Brant, in contrast, indicated that, based upon plaintiff's history of preterm deliveries, Dolkart would have been consulted regarding plaintiff's case shortly after her first appointment, and it is clear that Dolkart considered plaintiff to be at higher risk for preterm delivery based upon her medical history. There was also testimony that Dolkart set BNB's policies and practices as it related to progesterone treatment in 2011 and 2012. Given such conflicting proof, questions of fact exist as to whether plaintiff was a high risk patient, whether Dolkart owed a duty of care to her on that basis in accordance with his status as BNB's collaborative physician and, if so, whether the scope of that duty encompassed care tailored to prevent preterm delivery.
There are also questions of fact as to whether Dolkart owed a duty of care to plaintiff – independent of her risk status – based upon his interactions with her during the subject pregnancy. In addition to performing an ultrasound on plaintiff in January 2012, Dolkart was familiar with her history of preterm deliveries, having been involved in her care in prior pregnancies, and reviewed and signed off on her ultrasound reports from BNB regarding the subject pregnancy (see Romanelli v. Jones, 179 A.D.3d at 855, 117 N.Y.S.3d 90). According to plaintiff, Dolkart also met with her directly to go over her history and, although she did not specify when this meeting occurred, Brant confirmed that a consult would have occurred early on. In these circumstances, there are questions of fact as to whether an implied physician-patient relationship existed between Dolkart and plaintiff during the course of the subject pregnancy as it pertained to her prenatal care (see Marshall v. Rosen, 196 A.D.3d at 823–824, 151 N.Y.S.3d 240; Thomas v. Hermoso, 110 A.D.3d at 986, 973 N.Y.S.2d 344; Forrester v. Zwanger–Pesiri Radiology Group, 274 A.D.2d 374, 375, 710 N.Y.S.2d 620 ).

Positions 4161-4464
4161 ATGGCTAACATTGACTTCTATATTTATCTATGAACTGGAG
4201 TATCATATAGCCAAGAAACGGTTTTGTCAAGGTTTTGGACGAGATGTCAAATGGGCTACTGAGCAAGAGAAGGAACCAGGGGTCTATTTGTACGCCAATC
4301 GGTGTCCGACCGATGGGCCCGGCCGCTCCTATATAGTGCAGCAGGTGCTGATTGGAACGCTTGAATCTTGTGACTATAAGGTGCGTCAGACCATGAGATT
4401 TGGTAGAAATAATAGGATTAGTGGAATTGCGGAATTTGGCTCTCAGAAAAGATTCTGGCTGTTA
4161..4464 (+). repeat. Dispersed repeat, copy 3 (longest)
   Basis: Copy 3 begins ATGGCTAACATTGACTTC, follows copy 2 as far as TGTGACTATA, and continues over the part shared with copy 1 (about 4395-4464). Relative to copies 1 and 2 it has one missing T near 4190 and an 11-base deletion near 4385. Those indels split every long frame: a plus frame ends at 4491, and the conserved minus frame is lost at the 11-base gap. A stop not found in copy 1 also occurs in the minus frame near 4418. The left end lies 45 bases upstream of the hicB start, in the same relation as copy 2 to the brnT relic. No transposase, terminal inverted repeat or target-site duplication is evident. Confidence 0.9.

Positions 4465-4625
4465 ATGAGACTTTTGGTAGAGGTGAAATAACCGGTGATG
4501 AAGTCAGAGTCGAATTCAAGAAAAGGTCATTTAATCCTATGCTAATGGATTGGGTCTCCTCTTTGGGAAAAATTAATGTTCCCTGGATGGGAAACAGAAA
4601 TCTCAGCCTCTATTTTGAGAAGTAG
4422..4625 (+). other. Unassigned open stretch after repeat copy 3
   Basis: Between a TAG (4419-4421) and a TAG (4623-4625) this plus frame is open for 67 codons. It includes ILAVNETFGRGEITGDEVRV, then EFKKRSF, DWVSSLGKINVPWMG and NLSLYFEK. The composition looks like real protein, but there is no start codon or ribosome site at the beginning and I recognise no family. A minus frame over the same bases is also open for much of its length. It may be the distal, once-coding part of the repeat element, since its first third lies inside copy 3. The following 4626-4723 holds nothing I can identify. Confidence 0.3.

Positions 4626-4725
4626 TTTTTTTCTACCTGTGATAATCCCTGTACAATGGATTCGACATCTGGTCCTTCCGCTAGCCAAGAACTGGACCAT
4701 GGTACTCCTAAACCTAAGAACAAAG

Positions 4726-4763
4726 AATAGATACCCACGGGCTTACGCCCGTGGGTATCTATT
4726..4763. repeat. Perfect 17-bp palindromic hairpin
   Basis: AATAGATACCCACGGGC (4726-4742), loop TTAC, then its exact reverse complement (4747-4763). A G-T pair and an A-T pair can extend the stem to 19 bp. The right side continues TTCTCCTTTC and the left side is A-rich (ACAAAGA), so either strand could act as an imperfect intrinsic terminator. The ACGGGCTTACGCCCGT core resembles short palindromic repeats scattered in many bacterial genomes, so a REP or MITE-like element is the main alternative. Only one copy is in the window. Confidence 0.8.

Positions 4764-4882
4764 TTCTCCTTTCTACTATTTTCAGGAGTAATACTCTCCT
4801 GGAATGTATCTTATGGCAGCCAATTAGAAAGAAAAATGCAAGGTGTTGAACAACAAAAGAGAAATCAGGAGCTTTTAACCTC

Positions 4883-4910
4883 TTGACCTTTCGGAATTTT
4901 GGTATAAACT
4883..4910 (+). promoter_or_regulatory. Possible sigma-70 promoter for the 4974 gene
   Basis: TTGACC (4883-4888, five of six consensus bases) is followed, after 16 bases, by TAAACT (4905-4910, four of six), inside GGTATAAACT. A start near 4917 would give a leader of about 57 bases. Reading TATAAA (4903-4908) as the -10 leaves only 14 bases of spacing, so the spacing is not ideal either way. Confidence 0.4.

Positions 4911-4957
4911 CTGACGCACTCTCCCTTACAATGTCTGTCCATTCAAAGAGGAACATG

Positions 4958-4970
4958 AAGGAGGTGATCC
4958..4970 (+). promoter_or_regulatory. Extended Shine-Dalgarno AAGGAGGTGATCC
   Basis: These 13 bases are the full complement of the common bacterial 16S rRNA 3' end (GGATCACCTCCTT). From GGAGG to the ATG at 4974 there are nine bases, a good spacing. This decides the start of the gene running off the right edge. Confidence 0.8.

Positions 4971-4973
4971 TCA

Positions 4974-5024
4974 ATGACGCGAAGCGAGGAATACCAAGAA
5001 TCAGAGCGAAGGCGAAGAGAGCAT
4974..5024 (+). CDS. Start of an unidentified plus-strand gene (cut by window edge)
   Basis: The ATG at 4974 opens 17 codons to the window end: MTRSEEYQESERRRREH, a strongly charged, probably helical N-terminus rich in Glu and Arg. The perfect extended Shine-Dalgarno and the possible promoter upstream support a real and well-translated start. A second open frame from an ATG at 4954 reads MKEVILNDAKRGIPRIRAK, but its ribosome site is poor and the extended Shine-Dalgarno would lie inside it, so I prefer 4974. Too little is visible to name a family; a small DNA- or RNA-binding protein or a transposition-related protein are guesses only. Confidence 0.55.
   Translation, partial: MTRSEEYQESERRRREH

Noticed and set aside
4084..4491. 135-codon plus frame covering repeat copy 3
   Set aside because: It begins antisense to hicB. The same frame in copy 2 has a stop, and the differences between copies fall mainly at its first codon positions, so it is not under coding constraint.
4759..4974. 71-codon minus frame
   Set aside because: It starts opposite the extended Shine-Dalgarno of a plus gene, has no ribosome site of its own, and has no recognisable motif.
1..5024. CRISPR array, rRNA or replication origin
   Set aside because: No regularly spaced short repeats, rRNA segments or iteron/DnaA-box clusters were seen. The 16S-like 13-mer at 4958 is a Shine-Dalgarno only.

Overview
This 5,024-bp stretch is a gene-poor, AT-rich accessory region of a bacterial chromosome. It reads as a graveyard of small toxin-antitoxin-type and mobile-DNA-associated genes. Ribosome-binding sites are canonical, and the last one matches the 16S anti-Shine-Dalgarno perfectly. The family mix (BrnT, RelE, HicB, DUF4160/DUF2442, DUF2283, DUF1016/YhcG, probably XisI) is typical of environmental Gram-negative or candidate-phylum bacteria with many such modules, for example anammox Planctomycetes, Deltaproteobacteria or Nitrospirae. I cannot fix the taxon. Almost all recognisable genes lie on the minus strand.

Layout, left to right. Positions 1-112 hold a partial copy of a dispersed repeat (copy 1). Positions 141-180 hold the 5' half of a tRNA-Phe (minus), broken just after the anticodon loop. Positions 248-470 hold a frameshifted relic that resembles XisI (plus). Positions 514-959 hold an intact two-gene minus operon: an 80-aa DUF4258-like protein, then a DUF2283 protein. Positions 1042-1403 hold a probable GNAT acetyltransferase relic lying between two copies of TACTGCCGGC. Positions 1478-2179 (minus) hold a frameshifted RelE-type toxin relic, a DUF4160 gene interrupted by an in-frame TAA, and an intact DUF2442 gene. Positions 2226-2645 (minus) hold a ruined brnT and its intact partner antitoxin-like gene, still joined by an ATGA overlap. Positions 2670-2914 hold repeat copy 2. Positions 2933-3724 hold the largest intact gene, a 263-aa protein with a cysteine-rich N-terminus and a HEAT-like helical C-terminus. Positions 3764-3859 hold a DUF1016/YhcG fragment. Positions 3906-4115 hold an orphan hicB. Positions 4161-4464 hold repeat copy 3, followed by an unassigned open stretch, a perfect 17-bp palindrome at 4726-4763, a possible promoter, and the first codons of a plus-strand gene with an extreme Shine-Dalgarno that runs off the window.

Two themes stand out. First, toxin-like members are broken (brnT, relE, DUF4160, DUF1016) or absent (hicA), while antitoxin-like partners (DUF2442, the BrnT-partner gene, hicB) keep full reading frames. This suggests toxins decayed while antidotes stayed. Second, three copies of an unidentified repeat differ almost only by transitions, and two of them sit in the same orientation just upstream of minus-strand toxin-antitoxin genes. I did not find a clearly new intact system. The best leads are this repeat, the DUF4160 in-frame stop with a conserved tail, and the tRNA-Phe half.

Even independent of any physician-patient relationship that may have arisen between Dolkart and plaintiff, questions of fact exist as to whether Dolkart may be held vicariously liable for any negligence on the part of BNB in the course of plaintiff's care. Under Education Law § 6951(1), midwives are authorized to manage “normal” pregnancies while maintaining collaborative relationships with licensed physicians. Dolkart, as the majority partner of BNB, acted as the collaborating physician for the midwifery practice in accordance with this statutory requirement, and the testimony indicates that he set BNB's policies with respect to the use of progesterone. Although Brant testified that the midwives of BNB were “independent practitioners,” plaintiff's expert averred that, as the “collaborating and supervising physician of the midwife practice and its employees, [Dolkart] was responsible for setting the policies and practice guidelines for patient care at [BNB], as well as for supervising his employees to make sure that those policies were followed and that his employees practiced within the applicable standards of care.” As such, there are questions of fact as to whether Dolkart may be held vicariously liable for any negligence on the part of BNB in failing to refer plaintiff to him for care as a high risk patient, regardless of any physician-patient relationship that may have existed between them (see generally Kavanaugh v. Nussbaum, 71 N.Y.2d at 546, 528 N.Y.S.2d 8, 523 N.E.2d 284; Ruggiero v. Miles, 125 A.D.3d at 1218, 4 N.Y.S.3d 648; compare Wahila v. Kerr, 204 A.D.2d 935, 937, 611 N.Y.S.2d 966 ).
That leaves the question of whether the failure to offer plaintiff progesterone was, in fact, a departure from the accepted standard of care and, if so, whether such departure was a proximate cause of the infant's injuries. In support of its motion for summary judgment, BNB submitted, among other things, an affirmation from Peter S. Bernstein, a board-certified physician of obstetrics and gynecology. Bernstein opined, to a reasonable degree of medical certainty, that “[p]rogesterone for the prevention of preterm labor and delivery was not required by the standard of care at the time of [plaintiff's] 2011 pregnancy, especially with her obstetrical history,” and the infant's preterm delivery “was not caused by negligence on the part of any of the defendants.” Dolkart also testified to this effect.